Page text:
With lambing and calving in full swing it’s a great time to be busy when the weather is on your side.
So far we have lambed half the ewes and have about 40 calves on the ground, which is pretty good having only started nine days ago.
See more: Farmer Focus – Soon be time for lambing
As with every year new problems come to challenge us. This year it is fluke.
We have spent many years thinking we were on top of the problem, with ewes receiving three doses throughout the winter and cows receiving a dose six weeks post-housing. But, having done some trial work with Liverpool University, we found cows still have mature fluke despite having been treated with a popular four-in-one combination fluke/wormer.
This has now meant that we are using an injectable on each cow as it calves. Hopefully this will break the cycle and stop pastures being reinfected.
On a positive note, bull sales have far exceeded my expectations – despite a great year last year – and heifer sales are also proving to be very good. Why is when you are trying to breed heifers you seem to end up with more bulls, and vice-versa?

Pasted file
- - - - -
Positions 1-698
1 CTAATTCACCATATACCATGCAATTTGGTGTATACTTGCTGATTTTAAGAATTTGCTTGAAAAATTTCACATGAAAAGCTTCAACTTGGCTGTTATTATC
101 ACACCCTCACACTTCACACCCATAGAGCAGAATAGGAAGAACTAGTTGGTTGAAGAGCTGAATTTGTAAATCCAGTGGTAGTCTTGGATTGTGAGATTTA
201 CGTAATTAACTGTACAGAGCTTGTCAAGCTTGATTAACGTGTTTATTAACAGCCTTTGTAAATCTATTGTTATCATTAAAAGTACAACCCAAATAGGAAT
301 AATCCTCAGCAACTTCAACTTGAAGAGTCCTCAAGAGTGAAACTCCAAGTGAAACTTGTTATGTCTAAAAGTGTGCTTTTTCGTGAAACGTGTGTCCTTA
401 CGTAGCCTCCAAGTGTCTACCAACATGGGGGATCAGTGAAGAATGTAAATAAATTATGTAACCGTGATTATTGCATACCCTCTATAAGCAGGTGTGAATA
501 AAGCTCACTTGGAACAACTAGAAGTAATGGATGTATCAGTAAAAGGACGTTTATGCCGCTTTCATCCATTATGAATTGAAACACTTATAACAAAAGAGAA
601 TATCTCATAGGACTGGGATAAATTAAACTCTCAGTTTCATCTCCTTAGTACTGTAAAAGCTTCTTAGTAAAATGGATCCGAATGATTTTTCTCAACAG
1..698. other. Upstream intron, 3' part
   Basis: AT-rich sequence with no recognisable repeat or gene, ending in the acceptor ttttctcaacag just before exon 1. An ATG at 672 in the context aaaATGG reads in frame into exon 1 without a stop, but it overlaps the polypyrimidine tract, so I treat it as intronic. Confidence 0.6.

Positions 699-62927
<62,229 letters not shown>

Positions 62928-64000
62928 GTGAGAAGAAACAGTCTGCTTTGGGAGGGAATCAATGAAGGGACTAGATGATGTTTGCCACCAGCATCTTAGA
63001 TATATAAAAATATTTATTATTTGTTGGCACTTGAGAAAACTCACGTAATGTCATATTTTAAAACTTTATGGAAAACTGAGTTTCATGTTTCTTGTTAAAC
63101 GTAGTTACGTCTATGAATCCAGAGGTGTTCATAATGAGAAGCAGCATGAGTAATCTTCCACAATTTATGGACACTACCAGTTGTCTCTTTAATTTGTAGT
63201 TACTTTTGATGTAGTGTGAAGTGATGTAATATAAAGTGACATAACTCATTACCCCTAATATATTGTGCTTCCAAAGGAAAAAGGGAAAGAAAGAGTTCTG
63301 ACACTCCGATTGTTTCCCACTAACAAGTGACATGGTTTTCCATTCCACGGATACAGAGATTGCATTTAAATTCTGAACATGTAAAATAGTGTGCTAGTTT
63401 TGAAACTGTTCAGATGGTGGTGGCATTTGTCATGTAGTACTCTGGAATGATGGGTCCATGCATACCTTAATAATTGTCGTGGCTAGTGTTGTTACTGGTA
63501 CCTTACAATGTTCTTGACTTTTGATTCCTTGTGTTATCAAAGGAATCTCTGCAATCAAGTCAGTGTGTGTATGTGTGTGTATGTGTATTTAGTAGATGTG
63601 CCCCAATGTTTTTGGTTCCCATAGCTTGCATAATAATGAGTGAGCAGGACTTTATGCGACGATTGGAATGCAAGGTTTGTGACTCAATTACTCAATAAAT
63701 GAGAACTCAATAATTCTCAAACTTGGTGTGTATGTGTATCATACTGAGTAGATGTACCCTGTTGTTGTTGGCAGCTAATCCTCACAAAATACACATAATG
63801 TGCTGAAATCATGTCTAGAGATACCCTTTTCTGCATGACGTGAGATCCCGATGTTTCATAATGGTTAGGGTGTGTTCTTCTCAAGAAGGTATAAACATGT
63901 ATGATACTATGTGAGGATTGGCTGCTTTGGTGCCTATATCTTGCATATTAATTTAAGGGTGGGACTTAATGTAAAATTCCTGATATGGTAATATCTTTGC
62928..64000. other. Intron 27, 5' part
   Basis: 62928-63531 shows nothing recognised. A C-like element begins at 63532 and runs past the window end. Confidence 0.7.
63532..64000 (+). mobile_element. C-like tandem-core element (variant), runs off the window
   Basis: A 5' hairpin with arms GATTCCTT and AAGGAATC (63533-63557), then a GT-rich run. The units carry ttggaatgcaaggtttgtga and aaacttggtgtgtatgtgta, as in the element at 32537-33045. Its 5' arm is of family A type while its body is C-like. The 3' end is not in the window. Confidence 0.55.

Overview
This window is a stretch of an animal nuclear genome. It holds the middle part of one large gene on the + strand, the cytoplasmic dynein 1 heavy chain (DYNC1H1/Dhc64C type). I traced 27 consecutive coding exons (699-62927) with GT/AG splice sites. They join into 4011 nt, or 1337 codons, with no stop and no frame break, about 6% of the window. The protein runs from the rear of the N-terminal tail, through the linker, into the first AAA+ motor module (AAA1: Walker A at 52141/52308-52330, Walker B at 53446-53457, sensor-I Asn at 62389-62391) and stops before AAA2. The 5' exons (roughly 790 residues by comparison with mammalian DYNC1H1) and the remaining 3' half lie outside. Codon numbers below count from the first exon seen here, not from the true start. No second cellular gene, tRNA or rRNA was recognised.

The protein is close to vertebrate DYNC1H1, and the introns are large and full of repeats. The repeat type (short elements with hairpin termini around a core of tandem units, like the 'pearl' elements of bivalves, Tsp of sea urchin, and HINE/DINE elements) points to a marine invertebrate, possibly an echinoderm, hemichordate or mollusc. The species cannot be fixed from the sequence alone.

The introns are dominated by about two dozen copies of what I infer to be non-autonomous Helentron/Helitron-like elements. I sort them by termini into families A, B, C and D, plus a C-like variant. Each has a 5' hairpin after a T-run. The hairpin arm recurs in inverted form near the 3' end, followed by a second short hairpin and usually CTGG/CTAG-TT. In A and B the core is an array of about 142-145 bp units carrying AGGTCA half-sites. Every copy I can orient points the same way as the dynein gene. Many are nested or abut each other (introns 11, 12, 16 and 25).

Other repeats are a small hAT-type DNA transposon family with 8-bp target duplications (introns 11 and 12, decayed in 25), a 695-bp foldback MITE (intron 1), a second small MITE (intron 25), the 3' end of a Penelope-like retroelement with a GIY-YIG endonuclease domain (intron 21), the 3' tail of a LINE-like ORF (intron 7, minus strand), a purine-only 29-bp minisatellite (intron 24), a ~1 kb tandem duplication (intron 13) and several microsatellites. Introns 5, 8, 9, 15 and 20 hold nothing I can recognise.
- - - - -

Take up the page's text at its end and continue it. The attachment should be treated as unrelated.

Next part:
I have had great interest in my trial of using both Charolais and British blue semen on my Stabiliser cows. We are just about to wean these calves and weights are showing no improvement in weight gain, but a higher degree of conformation.
This is really what I was hoping for, proving the Stabiliser cow is capable of either producing great maternal replacements or producing animals that some people desire in the market. It will be interesting to see how they compare when killed and once cost comparisons are made.
We will also be monitoring the effects of using nose flaps as an anti-sucking device to wean the autumn calves this year, in the hope it will reduce the stress as the calves stay on their mother for four to seven days, which allows contact, but they’re unable to have access to milk and are weaned afterwards. I’m hoping for reduced stress, less noise and reduced weaning check, but we will await the results.
Having been flat out lambing and calving, my cycling training has taken a back seat, which concerns me slightly.
One thing I do know is that when I hit the roads again there will be no mistaking me, as surely I’ll be the only cyclist with bright orange hands from a potent combination of iodine and fluke injection.
James farms 300 Stabiliser suckler cows and 1,110 Llen-cross ewes across two units, totalling 825ha, in Shropshire. He was 2012 Farmers Weekly Beef Farmer of the Year.